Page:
What Is Your Blog’s Trajectory?

Space Spiral:  Where Is Your Blog Going?Your Blog’s Trajectory

Writing a blog is a set of choices.  Where is your blog headed?  Do you have a plan?

“Write without pay until somebody offers pay. If nobody offers within three years, the candidate may look upon this circumstance with the most implicit confidence as the sign that sawing wood is what he was intended for.”  –  Mark Twain

Do you want to monetize your blog?

Ultimately, if you plan to make money on your blog, you have to sell something.

Advertising Space

If you want to sell ad space, you will need a lot of traffic.  Ads come in a couple of flavors. Some ads require clicks, which don’t happen without a lot of visitors.  Some ads rely on thousands of views, which also takes a lot of visitors. AdSense ads are a hybrid.  You also sell ad space on a per month basis or run a job board.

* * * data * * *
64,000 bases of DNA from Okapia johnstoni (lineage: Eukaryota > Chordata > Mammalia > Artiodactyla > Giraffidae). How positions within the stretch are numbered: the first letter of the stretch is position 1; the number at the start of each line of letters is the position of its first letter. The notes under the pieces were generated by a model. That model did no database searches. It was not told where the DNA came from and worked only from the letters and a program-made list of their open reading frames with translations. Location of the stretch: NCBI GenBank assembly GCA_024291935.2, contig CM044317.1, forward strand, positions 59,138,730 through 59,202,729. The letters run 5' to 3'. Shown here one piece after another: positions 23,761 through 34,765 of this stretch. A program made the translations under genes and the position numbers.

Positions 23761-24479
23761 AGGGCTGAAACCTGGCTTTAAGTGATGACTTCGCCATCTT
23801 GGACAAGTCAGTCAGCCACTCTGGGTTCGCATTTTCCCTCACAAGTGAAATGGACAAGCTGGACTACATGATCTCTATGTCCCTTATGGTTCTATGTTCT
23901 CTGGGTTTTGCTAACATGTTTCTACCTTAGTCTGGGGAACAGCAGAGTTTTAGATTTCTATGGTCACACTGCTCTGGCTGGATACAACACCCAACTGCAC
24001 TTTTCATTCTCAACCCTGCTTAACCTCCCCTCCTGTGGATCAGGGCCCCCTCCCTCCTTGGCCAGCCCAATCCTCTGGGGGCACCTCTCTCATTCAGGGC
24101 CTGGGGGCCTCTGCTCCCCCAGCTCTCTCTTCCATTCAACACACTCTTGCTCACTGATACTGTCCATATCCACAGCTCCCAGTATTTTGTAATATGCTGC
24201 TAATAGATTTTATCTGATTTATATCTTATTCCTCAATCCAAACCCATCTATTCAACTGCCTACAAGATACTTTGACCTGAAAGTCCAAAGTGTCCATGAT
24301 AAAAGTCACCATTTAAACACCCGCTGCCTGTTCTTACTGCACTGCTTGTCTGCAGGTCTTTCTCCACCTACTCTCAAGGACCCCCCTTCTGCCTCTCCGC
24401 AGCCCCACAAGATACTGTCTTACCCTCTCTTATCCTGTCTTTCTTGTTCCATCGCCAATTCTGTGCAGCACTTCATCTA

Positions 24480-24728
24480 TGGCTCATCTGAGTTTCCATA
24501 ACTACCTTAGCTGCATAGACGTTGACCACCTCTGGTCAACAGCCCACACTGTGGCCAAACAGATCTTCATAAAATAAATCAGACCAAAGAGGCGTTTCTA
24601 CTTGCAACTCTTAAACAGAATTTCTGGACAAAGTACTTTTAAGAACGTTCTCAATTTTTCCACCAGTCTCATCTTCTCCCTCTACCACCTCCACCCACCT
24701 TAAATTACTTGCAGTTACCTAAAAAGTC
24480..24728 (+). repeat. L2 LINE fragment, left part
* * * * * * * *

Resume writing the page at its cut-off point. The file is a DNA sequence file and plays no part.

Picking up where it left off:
Want to see the complete list of ad possibilities organized into a cool chart at Problogger?  

Affiliate Marketing

If your blog is an affiliate for products, you earn a commission when someone clicks on the product and buys it.

Writing and Selling a Book

People will buy books that are good.  Are you a writer?  A blog is a way to market books, whether they are paper books or e-books.

Direct Marketing

Do you have a product you can sell to people?  Do you make stuff?  Do you have access to a wholesale source?  Are you interested in packing and shipping?  Do you love foam peanuts?

Marketing Yourself or Your Business